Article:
AGMs are boring aren't they?
unless you are with the MNA boat club!
Normally the only way to get club members to attend an AGM is to catch them off-guard with a comment like “well I’ll see you at the AGM then” before they’ve had time to think up a plausible excuse for not attending....
So how were we to encourage a reasonable attendance at our first proper AGM since before the Covid pandemic?
The Merchant Navy Association Boat Club has some two hundred plus members scattered throughout the UK so the first obstacle is the question of a venue that suits at least a sizeable slice of the membership and then devise a format for the event that might be of interest, hopefully enjoyable and, dare I say it, even good fun!
If one has to travel two hours to and from a meeting it means, effectively, that it’s taking up a whole day. If you have to travel even further it probably means an overnight stay. Frankly who would want to spend the time and money for a two-day round trip simply to attend a formal meeting? Hence, our plan for the Boat Club’s 2022 AGM morphed into one for a two-day potentially interesting and enjoyable “event” with less than one hour of the two days dedicated to the formal Annual General Meeting.
Given that the MNA Boat Club has quite a high proportion of its membership living in or near to East Anglia and that we also have a very worthwhile “partnership” with the Norfolk & Suffolk Boating Association (NSBA) to promote our “WaterWatch” safety & surveillance initiative, we decided that a series of events on the Norfolk Broads would be an attractive proposition and so it proved to be, with the bonus of all-time record AGM attendance!
After much deliberation the following events were agreed:
⦁ a visit to the fascinating Museum of the Broads
⦁ a half-day cruise on the famous Norfolk Wherry the “Albion”
⦁ a further half-day cruise on several of our own local members boats
We obviously needed to make sure that there would be enough accommodation available near the venue at what, in early September, would still be a busy time with many holidaymakers around. We were very fortunate in making contact with three very pleasant and comfortable guest houses within 50 metres of the venue for the AGM in the village of Neatishead, where we had booked the mezzanine floor of the White Horse Inn for the meeting and an evening meal afterwards.
Our programme kicked off at 11.00 am on the morning of Tuesday 6th September with the visit to the Museum of the Broads. This proved hugely interesting and enjoyable, especially thanks to our being given a fascinating tour conducted by Bob a very knowledgeable and enthusiastic member of the museum volunteer team.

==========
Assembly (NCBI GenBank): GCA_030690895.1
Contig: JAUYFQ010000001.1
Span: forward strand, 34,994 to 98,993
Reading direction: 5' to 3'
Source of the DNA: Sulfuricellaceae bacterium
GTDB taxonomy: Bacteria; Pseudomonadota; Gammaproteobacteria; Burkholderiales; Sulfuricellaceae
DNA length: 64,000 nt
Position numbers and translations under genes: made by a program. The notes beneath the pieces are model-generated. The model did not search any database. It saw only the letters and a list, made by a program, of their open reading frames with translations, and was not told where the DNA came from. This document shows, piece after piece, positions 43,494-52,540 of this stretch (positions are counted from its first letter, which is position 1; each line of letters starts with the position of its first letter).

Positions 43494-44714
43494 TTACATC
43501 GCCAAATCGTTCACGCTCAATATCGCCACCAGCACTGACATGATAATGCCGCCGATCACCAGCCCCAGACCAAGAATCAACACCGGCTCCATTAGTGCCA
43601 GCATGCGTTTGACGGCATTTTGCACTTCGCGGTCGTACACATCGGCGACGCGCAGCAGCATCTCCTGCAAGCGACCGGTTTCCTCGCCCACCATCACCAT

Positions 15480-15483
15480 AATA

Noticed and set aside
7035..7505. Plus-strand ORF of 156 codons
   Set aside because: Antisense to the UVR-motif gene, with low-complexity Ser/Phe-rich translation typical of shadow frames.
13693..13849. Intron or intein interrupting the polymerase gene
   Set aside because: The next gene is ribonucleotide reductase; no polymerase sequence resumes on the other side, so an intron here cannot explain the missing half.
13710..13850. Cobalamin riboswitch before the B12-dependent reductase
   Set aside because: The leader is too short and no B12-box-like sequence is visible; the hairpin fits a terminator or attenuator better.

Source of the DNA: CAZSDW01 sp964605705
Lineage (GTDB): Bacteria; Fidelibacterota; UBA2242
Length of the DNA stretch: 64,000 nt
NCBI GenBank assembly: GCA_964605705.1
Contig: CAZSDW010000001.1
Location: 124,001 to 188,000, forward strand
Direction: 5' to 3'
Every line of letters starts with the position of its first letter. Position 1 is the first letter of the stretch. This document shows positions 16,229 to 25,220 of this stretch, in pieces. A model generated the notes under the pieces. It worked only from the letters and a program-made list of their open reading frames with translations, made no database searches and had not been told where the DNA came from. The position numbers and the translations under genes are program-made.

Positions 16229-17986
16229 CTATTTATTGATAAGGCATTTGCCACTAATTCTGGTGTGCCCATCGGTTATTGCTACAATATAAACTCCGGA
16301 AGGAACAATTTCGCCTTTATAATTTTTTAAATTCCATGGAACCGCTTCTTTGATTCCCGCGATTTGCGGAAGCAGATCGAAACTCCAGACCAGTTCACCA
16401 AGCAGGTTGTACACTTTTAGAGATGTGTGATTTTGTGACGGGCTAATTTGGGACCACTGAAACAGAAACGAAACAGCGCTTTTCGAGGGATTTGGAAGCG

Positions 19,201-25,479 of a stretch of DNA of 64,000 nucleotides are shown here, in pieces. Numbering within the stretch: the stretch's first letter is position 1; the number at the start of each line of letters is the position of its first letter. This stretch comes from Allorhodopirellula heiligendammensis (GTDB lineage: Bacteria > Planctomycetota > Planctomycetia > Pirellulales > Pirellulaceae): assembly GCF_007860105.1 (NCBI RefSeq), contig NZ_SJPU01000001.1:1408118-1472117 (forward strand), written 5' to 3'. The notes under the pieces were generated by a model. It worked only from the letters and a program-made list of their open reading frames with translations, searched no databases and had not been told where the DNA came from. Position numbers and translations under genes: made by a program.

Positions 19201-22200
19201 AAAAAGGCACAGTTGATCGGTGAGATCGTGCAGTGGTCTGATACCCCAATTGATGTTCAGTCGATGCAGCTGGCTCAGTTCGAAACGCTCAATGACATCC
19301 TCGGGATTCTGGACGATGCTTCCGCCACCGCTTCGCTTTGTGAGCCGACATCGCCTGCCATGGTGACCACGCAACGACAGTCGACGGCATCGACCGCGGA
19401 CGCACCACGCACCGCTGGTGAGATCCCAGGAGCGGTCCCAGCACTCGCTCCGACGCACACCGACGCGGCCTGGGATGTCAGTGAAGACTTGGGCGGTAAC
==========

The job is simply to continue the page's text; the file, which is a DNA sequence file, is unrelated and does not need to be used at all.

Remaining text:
Given that many of our members attending are former professional seafarers, we were particularly interested in the old WW2 airborne lifeboat on display (one of the very few still in existence). One of our members was even able to provide a hitherto unrecorded local story about one of them.
Moving on to the late afternoon and evening, having got through the AGM in good time, our members and guests proceeded to enjoy some excellent food from the White Horse’s extensive menu, including their own local “pie of the day”.
The following morning dawned fine but storms were forecast for the afternoon. Most of the members had elected to spend the morning (or in a few cases the whole day) on the wherry “Albion” sailing from her base at Womack Water on the River Thurne to Horning on the River Bure.
The afternoon was to be spent on one of our local members' boats exploring the River Ant and Barton Broad. Hence, everyone was aboard either the “Albion”, Richard Card’s “Ness Nomad” or Clive Edwards’ “Elsa II” by 09.00 at the start of what was to be an enjoyable and for some a surprisingly eventful day on the water!
Those aboard Ness Nomad and Elsa II were able to get a good view of Barton Broad and the River Ant as well as a short side-trip to Malthouse Broad with views of Ranworth Church known locally as the “Cathedral of The Broads”.
We had planned to all rendezvous at the Swan Hotel at Horning but unfortunately the mooring for the Albion was already occupied so she had to moor alongside the opposite bank whilst Ness Nomad and Elsa II were able to moor at Horning Sailing Club where Clive is a member. With the aid of Albion’s tender, we then had to ferry members back and forth during a brief break for a sandwich lunch so that those who had spent the morning on Ness Nomad and Elsa II, including MNA President Vivien Foster OBE, were able to make the homeward passage on the Albion whilst some of those who’d been on the Albion during the morning transferred to Ness Nomad and Elsa II for the homeward leg via the River Ant and Barton Broad.
So far so good, although sadly our Vice Commodore Paul and his wife Tracey had to depart by taxi and car to attend a medical emergency back in Essex (happily turning out not to be as serious as first thought).
Up to now the weather had been perfect and seemed set fair for the afternoon despite the previous warning of storms. Everyone set off from Horning in ideal conditions for what was mostly a leisurely and peaceful sail home - I say “mostly” because two-thirds of the way into the return journey all three vessels (and Paul & Tracey’s open-top car!) were hit by a series of seriously violent squalls, thunder and lightning and absolutely torrential rain that reduced visibility to about 50 metres! As both Ness Nomad and Elsa II are motor cruisers all we had to do was reduce speed for about fifteen minutes until the storm had gone through, but the situation on the Albion was significantly more dramatic and is the subject of a separate report by one of our members, David Cornes, who was on-board at the time, along with others including our President Vivien.
Clive Edwards, Commodore MNA Boat Club